Using Email To Sell High-Ticket Items
Much has been written about today’s affluent consumers being device-crazy. For example, according to a recent “Engage:Affluent” column by Stephen Krauss of Ipsos MediaCT, half of affluents now own smartphones and a quarter own tablets, and these numbers have been increasingly rapidly.
Smartphone and tablet owners also use their devices quite often. Since one of the selling points of both smartphones and tablets is their ability to receive emails, it’s little surprise really that marketers of high-ticket items have begun seeing increased response to their email messages. After all, their intended audiences are now available to them virtually 24/7!
The Direct Marketing Association says that emails seeking new customers for products costing at least $1,000 achieved open rates of 11.35% and click-through-rates of 2.53% in 2011.
For higher-ticket items, like automobiles, the numbers have been even better. Last fall, emails in a campaign we handled for a leading car company achieved an open rate of 21.07% and click-through-rate of 10.21%. During the campaign, 99,195 emails were sent to consumers identified as technology enthusiasts in the early stage of shopping for cars. Of the 20,000-plus recipients who opened the emails, 48% clicked through -- more than twice the industry average of 22%.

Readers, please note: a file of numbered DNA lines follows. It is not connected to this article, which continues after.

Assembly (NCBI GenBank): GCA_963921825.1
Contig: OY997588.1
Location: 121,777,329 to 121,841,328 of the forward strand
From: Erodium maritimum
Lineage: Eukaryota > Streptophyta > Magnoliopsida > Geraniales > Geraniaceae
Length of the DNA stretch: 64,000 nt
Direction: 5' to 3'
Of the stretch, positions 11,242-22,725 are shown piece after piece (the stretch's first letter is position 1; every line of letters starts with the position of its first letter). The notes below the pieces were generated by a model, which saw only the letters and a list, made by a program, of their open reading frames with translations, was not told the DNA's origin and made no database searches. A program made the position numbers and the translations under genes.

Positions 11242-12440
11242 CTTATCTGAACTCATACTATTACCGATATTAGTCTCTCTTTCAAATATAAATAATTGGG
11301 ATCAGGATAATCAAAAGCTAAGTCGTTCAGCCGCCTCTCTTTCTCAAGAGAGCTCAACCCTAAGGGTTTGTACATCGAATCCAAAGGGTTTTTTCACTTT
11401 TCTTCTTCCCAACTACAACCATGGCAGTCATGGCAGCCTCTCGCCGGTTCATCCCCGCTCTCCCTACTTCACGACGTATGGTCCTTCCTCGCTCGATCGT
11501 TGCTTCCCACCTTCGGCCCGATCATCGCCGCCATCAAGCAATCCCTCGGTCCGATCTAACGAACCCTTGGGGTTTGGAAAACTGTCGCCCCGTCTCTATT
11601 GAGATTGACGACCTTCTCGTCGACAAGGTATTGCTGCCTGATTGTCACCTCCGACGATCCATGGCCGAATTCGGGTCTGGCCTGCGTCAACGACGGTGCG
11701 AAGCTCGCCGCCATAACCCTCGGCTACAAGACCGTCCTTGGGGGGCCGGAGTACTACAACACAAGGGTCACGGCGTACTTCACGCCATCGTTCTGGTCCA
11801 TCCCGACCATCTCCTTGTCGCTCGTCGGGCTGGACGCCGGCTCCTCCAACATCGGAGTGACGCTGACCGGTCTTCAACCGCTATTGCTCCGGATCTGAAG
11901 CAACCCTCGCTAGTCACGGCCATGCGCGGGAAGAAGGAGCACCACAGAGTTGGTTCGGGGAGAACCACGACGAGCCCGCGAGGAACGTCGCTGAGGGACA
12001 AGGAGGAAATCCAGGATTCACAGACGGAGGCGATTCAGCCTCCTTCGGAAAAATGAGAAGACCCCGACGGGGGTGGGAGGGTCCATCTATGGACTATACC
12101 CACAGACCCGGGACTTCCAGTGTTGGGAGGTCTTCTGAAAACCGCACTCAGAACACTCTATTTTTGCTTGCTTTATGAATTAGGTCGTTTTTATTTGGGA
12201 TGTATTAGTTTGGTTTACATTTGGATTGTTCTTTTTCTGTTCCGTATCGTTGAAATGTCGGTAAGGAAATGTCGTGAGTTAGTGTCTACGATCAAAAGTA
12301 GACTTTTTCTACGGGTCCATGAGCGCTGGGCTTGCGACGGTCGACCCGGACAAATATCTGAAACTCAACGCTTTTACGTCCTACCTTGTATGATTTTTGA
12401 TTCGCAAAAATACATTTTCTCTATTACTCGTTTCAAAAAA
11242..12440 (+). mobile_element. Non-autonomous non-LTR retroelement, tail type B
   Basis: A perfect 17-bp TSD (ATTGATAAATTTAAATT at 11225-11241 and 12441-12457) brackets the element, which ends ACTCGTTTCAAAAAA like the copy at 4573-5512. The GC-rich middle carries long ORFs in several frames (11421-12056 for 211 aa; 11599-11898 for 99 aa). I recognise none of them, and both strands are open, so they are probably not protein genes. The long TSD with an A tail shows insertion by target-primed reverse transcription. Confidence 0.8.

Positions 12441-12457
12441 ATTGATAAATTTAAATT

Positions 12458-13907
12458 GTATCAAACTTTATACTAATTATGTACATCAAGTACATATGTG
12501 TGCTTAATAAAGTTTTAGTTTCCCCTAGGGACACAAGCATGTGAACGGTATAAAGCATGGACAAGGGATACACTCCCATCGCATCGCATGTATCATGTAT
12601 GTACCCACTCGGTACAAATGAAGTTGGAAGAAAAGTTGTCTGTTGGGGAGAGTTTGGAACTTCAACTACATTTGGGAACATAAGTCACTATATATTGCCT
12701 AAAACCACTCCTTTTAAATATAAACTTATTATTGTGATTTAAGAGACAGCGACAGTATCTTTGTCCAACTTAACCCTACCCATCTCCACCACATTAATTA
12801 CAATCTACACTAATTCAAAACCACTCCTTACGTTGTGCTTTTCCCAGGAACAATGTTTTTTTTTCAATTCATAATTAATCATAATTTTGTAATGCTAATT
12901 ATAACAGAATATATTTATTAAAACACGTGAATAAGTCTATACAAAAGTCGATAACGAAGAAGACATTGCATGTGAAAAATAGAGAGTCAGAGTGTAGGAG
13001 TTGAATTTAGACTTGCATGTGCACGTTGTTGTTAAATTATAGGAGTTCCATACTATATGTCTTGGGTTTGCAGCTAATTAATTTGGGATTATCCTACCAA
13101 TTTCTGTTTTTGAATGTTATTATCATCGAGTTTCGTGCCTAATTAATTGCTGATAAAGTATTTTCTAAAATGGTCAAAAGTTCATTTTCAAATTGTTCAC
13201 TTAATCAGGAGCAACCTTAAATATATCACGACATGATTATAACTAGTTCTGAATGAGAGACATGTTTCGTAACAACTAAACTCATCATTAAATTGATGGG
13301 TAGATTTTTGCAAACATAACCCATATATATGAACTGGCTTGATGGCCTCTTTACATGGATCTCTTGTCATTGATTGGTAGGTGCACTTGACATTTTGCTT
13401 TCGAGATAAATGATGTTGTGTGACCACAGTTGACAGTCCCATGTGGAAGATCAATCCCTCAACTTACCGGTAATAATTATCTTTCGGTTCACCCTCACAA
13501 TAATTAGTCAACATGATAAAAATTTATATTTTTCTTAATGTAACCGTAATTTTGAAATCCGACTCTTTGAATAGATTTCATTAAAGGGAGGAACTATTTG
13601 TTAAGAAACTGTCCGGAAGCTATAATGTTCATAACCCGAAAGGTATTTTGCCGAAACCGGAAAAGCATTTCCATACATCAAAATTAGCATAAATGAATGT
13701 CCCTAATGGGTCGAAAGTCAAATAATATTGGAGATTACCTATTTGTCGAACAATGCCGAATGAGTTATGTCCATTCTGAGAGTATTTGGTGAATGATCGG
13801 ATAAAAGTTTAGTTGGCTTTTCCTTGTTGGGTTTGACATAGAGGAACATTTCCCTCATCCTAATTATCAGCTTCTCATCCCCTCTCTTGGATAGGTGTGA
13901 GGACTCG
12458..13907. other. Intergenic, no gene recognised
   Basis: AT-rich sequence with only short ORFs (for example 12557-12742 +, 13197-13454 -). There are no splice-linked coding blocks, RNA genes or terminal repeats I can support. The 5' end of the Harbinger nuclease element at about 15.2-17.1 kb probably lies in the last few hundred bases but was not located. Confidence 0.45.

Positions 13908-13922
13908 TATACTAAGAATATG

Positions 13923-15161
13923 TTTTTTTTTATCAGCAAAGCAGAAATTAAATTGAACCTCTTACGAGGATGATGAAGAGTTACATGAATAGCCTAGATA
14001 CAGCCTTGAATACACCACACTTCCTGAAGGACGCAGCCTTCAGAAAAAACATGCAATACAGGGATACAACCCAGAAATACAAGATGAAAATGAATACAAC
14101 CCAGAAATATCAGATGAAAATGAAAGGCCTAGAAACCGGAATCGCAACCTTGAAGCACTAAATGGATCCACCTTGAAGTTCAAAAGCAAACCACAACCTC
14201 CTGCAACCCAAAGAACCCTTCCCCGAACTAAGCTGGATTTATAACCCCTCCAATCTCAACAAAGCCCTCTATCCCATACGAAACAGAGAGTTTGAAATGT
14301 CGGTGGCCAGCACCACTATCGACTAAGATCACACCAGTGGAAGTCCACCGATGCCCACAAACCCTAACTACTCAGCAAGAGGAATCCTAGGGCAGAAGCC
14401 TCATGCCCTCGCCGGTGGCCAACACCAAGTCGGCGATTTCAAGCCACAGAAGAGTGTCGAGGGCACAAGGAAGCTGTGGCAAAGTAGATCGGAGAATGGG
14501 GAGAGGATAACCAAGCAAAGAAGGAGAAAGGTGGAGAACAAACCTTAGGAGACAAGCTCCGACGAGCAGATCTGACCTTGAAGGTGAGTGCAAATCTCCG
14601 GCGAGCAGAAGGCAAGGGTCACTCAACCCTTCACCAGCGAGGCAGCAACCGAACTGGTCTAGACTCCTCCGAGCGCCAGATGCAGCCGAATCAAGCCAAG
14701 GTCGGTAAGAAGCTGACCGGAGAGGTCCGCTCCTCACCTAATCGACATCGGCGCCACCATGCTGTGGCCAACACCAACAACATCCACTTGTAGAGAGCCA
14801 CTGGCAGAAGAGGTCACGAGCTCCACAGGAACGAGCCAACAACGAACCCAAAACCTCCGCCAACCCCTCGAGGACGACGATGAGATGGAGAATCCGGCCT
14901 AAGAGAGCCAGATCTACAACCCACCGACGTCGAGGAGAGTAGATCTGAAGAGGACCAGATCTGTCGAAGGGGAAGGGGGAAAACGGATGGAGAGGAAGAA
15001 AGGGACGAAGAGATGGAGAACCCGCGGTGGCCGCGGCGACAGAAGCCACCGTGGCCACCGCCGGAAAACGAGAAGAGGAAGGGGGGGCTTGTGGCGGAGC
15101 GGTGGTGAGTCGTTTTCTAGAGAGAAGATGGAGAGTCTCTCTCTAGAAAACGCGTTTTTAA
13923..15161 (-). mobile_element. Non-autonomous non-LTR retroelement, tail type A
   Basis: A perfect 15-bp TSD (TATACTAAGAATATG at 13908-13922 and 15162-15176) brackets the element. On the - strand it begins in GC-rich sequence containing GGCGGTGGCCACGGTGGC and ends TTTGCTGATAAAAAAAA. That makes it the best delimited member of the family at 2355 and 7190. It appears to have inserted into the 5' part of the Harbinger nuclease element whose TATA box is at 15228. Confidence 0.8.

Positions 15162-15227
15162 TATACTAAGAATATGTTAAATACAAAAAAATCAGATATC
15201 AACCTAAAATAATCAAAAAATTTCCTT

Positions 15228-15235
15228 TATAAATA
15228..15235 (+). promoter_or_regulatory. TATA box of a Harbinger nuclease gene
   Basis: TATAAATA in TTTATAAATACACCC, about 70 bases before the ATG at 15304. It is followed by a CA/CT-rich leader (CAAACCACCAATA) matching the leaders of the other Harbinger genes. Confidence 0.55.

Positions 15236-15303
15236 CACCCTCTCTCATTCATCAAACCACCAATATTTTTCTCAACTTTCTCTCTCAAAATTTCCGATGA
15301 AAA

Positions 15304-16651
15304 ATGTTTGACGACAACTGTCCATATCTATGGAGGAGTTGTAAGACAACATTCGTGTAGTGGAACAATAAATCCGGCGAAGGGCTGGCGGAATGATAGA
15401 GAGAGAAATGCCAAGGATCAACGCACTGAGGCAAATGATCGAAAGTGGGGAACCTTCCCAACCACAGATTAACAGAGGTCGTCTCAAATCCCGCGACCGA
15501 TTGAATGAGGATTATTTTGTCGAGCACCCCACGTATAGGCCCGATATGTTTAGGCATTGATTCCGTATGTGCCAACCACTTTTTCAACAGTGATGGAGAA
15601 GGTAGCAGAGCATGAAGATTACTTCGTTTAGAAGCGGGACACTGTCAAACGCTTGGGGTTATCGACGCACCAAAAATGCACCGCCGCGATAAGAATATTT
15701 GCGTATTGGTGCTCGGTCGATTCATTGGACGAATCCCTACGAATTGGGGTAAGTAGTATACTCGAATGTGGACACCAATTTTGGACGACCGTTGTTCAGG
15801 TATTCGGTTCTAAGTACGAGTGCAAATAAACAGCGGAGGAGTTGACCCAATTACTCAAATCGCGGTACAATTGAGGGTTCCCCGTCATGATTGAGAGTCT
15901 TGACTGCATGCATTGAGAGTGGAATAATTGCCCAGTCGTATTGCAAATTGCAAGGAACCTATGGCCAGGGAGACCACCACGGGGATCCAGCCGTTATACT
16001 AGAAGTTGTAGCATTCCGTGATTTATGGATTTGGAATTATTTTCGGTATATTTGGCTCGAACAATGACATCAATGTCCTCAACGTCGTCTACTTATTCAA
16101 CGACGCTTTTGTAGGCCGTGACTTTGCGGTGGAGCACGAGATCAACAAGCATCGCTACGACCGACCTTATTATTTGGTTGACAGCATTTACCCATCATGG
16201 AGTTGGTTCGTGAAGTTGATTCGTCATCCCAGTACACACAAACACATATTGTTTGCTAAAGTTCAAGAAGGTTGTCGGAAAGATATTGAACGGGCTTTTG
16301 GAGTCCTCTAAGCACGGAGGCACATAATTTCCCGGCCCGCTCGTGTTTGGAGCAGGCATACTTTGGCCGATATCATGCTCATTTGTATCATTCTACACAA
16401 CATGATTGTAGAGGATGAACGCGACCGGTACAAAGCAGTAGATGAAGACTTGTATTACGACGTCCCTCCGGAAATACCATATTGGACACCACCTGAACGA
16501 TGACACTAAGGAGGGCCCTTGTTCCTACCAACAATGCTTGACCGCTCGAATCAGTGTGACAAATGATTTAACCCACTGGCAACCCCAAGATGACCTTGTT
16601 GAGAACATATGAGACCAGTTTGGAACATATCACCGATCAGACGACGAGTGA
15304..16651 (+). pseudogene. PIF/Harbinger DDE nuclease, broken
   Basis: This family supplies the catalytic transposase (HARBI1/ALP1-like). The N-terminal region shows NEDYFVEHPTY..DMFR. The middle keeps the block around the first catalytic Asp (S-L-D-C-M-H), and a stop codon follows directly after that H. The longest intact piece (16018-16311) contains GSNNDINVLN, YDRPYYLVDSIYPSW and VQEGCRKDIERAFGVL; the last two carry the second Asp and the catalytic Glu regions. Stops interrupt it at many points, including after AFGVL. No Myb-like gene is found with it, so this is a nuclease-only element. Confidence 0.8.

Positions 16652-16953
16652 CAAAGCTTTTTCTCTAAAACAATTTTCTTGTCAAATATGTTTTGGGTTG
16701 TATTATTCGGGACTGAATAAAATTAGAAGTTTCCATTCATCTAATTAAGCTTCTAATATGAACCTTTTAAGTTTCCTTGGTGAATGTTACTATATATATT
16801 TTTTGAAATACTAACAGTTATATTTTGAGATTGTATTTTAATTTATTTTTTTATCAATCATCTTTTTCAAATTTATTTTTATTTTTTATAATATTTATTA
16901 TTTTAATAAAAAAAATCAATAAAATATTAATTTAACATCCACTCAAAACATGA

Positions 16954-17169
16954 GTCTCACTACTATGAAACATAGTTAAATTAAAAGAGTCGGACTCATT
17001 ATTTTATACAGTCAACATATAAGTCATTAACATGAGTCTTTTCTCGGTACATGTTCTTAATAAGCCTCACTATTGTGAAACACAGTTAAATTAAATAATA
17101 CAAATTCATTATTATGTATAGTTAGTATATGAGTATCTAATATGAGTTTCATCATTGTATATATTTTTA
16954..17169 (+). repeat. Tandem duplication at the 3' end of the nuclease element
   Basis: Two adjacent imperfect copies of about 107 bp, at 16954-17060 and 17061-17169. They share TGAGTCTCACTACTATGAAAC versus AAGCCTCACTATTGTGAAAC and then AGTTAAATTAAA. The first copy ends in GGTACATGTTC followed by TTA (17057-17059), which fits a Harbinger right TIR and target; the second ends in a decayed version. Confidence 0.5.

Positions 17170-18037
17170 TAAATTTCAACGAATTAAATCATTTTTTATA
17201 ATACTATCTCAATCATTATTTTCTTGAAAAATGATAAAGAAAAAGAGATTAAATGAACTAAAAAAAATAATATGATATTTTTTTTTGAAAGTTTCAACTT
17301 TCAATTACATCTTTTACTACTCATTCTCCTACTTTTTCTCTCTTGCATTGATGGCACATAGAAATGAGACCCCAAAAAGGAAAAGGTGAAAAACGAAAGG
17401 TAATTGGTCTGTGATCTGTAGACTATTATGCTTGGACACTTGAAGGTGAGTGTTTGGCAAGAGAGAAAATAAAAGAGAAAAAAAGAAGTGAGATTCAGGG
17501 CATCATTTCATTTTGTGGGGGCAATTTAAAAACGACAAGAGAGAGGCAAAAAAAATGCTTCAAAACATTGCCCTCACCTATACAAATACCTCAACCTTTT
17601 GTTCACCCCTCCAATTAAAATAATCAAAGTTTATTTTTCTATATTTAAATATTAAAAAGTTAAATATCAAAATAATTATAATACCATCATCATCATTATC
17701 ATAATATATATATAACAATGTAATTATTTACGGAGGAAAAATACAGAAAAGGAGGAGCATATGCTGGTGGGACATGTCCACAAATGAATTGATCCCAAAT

Of course, much of the success of any email campaign depends on the target list, the quality of campaign creative, and specific offers (in this case recipients who clicked on the ad were taken to a dedicated site where they could take advantage of a special APR offer.)
You might say that one campaign hardly constitutes a trend. So let’s look at the 90 email campaigns reaching over 28 million people that we led last year for leading auto marketers. The open rate was 10.2% and click-through rate 13.1%, up from 9.8% and 11.3% respectively a year earlier. In 2012, the figures have been even better – 10.8% open rate and 14.7% CTR.
Okay, you concede, open rates might be up because mobile consumers have more opportunities to check their emails. But why should CTR rates be improving?
Maybe, “Engage:Affluent” readers, the new affluents are, well … more engaged!